Cassidy’s Blog

Estimating “Read Time” in Jekyll

See it in use right here on the blog!

4 min read

I’m a huge fan of static site generators like Jekyll, which I’m using for my website and various elementary sites like the elementary Blog. Over time, I’ve been working to make Jekyll blogs look and feel like a more full-featured dynamic CMS-based blog, like Wordpress, Ghost, or even Medium. However, much of what those dynamic sites do can be calculated at build time instead of on the fly—meaning Jekyll can handle them, no problem. One such example is a “read time” estimate.

The Math

If you haven’t thought about it, “read time” might seem complicated to calculate—and to be fair, you could get really complex if you wanted to take into account vocabulary, lengths of paragraphs, and number of images. But for the vast majority of cases, you can get a perfectly workable sense of how long a blog post is with exceptionally simple math: number of words ÷ words per minute.

That’s really it. For the words-per-minute metric, I have found 200 wpm to be a good baseline; it’s on the low end of an average adult reader, which means you typically over-estimate the reading time. In my opinion, it’s safer to over-estimate since readers will be happier to finish reading earlier than estimated rather than later.

Implementing it in Jekyll

To build this into Jekyll, I make use of _includes files. First, my blog template includes _includes/read-time.html with the logic. To use it, I include {% include read-time.html content = page.content %} in my page template. read-time.html contains the following, which I’ll walk through step-by-step:

{% capture output %}
  {% assign words = include.content | strip_html | number_of_words %}
  {% capture formatted_words %}{% include thousands.html number = words %}{% endcapture %}
  <span class="read-time" title="Estimated ({{ formatted_words | strip }} words at 200 words per minute)">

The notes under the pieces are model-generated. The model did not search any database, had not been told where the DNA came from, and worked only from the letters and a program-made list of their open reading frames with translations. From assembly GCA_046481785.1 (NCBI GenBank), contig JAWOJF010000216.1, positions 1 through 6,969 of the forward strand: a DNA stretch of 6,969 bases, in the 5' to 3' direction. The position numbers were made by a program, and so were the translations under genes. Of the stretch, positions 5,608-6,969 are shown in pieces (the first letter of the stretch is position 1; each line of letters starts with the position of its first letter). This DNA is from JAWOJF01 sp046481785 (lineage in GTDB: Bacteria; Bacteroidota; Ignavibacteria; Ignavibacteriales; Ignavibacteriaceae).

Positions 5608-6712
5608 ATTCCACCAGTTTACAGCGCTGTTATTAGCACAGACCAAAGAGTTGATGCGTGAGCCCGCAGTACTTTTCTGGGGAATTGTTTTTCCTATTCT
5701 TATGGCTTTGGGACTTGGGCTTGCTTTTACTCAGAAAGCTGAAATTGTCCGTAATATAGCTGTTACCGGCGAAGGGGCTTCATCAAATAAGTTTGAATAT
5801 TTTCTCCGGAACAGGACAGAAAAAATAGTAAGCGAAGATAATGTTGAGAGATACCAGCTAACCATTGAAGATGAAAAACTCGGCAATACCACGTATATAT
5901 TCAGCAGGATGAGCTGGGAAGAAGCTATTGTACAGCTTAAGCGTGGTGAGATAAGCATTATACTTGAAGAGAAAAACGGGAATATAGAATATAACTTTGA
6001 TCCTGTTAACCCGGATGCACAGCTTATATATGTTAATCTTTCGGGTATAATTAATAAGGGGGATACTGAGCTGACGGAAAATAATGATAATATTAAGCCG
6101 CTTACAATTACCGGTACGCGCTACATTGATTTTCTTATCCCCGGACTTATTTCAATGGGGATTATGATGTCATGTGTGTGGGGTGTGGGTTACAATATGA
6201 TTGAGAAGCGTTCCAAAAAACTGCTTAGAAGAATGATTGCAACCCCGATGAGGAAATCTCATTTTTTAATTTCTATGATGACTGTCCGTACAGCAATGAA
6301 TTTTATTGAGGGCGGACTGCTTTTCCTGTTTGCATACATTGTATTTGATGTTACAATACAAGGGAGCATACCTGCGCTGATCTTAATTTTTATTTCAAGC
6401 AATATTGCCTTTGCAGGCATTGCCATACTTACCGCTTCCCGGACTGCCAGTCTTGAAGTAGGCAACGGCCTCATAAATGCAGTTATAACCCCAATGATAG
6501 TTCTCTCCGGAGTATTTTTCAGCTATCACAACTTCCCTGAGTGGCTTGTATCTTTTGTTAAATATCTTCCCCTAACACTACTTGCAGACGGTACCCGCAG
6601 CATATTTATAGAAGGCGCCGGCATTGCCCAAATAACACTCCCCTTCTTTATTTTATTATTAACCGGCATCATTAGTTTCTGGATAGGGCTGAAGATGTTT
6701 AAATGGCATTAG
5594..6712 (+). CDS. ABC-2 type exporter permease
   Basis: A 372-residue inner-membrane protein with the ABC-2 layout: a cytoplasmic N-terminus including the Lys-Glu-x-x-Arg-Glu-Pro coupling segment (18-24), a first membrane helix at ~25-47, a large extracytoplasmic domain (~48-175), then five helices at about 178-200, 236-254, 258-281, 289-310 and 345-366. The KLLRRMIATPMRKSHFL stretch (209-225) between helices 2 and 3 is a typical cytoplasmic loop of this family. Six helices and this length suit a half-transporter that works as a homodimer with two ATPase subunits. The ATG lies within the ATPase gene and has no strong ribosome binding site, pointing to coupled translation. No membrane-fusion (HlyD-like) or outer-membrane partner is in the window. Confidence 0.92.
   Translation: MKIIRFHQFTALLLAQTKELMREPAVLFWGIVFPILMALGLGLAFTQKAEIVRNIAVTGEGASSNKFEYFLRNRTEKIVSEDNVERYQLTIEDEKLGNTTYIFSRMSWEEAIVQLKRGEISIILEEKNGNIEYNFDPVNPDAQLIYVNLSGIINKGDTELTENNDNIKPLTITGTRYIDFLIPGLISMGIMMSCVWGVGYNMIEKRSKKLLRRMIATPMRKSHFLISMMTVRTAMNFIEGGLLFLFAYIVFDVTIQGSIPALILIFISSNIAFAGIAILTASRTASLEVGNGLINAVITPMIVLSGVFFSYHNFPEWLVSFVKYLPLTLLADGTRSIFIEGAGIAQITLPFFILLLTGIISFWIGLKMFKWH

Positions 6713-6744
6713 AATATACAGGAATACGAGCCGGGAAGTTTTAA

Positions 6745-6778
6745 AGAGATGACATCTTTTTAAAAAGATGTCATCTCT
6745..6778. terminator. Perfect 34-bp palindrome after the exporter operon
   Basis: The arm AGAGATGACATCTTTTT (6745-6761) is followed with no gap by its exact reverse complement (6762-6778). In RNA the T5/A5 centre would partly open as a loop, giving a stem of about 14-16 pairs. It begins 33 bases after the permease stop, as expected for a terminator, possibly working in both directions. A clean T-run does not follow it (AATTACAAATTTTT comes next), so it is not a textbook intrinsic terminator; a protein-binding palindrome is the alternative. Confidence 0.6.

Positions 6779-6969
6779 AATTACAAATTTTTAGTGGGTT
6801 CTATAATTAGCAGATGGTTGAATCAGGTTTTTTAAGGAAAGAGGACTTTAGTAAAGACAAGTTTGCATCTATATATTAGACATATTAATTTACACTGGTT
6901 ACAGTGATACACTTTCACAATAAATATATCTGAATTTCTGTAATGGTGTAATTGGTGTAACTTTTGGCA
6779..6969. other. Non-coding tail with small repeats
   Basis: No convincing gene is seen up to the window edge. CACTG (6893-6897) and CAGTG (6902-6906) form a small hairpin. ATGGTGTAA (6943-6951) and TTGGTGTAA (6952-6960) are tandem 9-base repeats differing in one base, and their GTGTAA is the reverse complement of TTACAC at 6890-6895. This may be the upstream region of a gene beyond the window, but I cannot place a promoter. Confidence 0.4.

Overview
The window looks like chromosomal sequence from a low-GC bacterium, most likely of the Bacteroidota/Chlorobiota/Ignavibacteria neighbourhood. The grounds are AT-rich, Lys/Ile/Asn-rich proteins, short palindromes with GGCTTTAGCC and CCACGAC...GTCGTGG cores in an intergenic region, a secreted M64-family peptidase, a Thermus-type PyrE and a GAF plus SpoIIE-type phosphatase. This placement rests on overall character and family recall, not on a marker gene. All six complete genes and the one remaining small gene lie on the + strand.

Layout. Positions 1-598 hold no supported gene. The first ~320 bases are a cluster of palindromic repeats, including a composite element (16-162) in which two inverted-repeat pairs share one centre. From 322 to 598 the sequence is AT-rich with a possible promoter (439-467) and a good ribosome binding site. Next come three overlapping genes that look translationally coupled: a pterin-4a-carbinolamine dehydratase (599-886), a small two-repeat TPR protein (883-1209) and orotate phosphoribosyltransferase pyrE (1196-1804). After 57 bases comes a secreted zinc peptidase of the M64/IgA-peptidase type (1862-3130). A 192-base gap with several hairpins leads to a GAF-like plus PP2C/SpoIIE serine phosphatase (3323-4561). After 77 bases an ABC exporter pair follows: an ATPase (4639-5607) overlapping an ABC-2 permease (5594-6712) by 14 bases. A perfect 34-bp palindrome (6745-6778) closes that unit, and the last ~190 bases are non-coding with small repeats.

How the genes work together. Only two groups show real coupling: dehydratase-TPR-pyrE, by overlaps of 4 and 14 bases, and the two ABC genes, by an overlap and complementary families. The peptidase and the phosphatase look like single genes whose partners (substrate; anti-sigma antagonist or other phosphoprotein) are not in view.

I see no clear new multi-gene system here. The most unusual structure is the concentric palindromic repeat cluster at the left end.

{{ words | divided_by: 200 | plus: 1 }} min read
  </span>
{% endcapture %}

{{ output | strip_newlines | strip }}

First, the basic idea is to construct the string inside a {% capture %} block. This lets me pipe it to strip_newlines and strip when I output it, ensuring I’m not adding all kinds of extra spaces and newlines into the final HTML. Inside that block, I create a words variable which is a simple count of the post content (with HTML stripped out). This gives me the first part of my calculation.

In my case, I wanted to format that number with a thousands separator, so I pass it through a thousands.html template that formats the string, and I assign that to formatted_words. I keep this separate from the words variable so I can still use that for math later on.

Reveal thousands.html

{% capture output %}
  {% assign digits = include.number | split:'' %}
  {% for digit in digits %}
    {% assign three_from_end = digits.size | minus: forloop.index | modulo: 3 %}
    {% if three_from_end == 2 and forloop.index != 1 %}
      {{ digit | prepend: ',' }}
    {% else %}
      {{ digit }}
    {% endif %}
  {% endfor %}
{% endcapture %}

{{ output | strip_newlines | remove: " " }}

Then I set up the HTML that I actually want to be included in the page. I use a <span> with a read-time class so I can style it later, and include the formatted_words and a description of how it’s calculated in the title attribute. Inside the span, I do the simple math: number of words divided by my words-per-minute of 200 (and I add one so I never get 0). I append min read so the end result is something like 4 min read.

That’s it! Now I can just include read-time.html wherever I want to show the current page’s estimated read time. I can even pass something other than page.content in if I want to calculate the read time of an arbitrary string.